4 - Check application of the spec. When changes are proposed make sure these are signed off by the

designer to ensure continuing compliance with the design rules. Review bills of materials and subcontractors' proposals. Reject any specifications which are not set out technically in the form originally


5 - Check product on delivery. This is important for both installer and client. When cable arrives on site check

more specifically what has been purchased for you and inspect the product. Is it what was specified? Make

sure records of purchases and deliveries are kept so that what has been installed can be checked against what has been purchased, and against the specification.

6 - Final check.

Commissioning tests and inspections are the last opportunity to enforce the specification. Make sure these are rigorously carried out and if problems are found check what is installed against the original specification again, including brands and trademarks if used. If there are problems found with or questions are raised about a cable, don't automatically strip out the cable, but seek advice. If necessary get the cable tested - BASEC can provide advice in such circumstances.

Mystery Shopping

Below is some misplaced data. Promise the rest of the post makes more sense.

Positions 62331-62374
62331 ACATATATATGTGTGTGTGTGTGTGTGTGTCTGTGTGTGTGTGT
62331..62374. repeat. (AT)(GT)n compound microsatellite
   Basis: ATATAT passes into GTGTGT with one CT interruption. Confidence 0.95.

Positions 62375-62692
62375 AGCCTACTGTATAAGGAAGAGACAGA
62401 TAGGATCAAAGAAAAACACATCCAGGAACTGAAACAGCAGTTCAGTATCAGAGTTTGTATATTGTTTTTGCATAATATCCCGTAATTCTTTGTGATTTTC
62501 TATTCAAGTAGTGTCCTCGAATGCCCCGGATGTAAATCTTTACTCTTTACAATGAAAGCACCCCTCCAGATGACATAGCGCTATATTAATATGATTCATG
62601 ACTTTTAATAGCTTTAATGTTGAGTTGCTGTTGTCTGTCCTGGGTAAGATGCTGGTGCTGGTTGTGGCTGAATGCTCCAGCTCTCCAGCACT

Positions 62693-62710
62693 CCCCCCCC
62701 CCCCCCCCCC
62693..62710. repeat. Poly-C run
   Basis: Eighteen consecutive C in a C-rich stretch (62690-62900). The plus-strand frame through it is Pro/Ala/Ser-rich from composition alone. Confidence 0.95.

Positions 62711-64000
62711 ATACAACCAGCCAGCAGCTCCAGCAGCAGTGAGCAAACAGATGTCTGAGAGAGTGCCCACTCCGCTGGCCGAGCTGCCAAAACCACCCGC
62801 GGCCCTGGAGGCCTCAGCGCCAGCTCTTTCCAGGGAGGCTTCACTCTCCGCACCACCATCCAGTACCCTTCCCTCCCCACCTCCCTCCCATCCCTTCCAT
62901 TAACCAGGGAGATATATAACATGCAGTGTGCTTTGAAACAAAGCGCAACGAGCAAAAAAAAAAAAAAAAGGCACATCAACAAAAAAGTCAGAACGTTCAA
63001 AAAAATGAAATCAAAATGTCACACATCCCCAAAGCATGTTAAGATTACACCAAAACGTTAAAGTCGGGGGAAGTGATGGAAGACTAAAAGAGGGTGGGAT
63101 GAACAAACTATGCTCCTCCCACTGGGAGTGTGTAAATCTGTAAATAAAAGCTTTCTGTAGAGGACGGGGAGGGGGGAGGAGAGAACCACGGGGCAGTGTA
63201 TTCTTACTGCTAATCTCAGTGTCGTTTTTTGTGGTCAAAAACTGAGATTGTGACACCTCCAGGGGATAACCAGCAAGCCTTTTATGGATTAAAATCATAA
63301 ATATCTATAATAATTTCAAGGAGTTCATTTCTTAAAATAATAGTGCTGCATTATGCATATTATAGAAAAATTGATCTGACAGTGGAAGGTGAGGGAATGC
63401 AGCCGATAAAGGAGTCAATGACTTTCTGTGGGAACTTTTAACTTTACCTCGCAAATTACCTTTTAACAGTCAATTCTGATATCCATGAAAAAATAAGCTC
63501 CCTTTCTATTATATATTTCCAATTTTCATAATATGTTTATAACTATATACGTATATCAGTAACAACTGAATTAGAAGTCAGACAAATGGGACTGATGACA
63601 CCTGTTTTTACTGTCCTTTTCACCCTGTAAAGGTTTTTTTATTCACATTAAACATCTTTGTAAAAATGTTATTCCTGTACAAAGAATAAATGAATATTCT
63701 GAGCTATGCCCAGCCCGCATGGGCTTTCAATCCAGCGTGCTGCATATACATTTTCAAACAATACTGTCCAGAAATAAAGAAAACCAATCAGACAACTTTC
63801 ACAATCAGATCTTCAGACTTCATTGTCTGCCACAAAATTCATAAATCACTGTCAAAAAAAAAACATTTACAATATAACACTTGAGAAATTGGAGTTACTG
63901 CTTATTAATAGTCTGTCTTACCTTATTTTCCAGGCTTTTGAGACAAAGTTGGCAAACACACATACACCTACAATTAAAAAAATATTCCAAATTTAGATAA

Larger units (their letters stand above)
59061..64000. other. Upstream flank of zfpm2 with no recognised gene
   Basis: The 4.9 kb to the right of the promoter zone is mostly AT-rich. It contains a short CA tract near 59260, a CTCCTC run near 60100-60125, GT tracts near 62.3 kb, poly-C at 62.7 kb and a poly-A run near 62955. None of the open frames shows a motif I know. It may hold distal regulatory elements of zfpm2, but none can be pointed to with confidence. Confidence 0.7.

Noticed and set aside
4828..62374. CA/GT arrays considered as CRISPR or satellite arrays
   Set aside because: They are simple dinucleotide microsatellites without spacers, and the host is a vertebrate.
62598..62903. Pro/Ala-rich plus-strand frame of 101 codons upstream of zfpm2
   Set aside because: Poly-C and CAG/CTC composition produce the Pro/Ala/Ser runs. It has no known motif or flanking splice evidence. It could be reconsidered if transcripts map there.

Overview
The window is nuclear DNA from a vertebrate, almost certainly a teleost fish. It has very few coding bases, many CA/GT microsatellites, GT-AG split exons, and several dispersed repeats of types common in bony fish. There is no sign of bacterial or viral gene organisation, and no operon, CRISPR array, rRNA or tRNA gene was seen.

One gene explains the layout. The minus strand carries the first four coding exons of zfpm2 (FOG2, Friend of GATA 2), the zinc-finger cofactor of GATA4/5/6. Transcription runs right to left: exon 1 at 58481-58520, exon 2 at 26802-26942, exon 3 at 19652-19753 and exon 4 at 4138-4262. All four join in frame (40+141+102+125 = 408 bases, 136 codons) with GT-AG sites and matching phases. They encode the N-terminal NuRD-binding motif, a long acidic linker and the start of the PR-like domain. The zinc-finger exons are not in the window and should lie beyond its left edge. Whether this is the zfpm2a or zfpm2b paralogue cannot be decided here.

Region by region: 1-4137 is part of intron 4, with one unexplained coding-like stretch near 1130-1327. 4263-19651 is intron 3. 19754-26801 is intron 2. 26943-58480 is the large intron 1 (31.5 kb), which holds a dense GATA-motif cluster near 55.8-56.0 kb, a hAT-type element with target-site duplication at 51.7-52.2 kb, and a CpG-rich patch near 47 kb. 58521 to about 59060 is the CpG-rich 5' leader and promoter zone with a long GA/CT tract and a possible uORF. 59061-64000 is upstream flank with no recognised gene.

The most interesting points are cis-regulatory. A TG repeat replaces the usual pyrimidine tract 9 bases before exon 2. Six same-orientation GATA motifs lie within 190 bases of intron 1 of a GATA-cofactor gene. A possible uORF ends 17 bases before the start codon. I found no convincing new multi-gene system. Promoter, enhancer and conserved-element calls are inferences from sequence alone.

BASEC has stepped up its scrutiny and testing of cables available on the UK market with the support of the British Cables Association.

End users often approach BASEC when they experience problems with cable they have purchased. On testing many of these have been found to contravene British Standards and some could be considered

dangerous. Because of this BASEC will often purchase a range of products from the open market to check conformity.

In such instances, BASEC conducts a full range of tests on manufacturers’ products and regularly re-tests them to ensure that manufacturing processes remain robust and consistent.

One recent example discovered by BASEC while ‘mystery shopping’ was a cable which claimed to be a heat resistance flex, commonly used in lighting applications. On heat ageing both the insulation on the live core and the sheathing material became brittle. In use, this could result in a short circuit, fire or electrocution.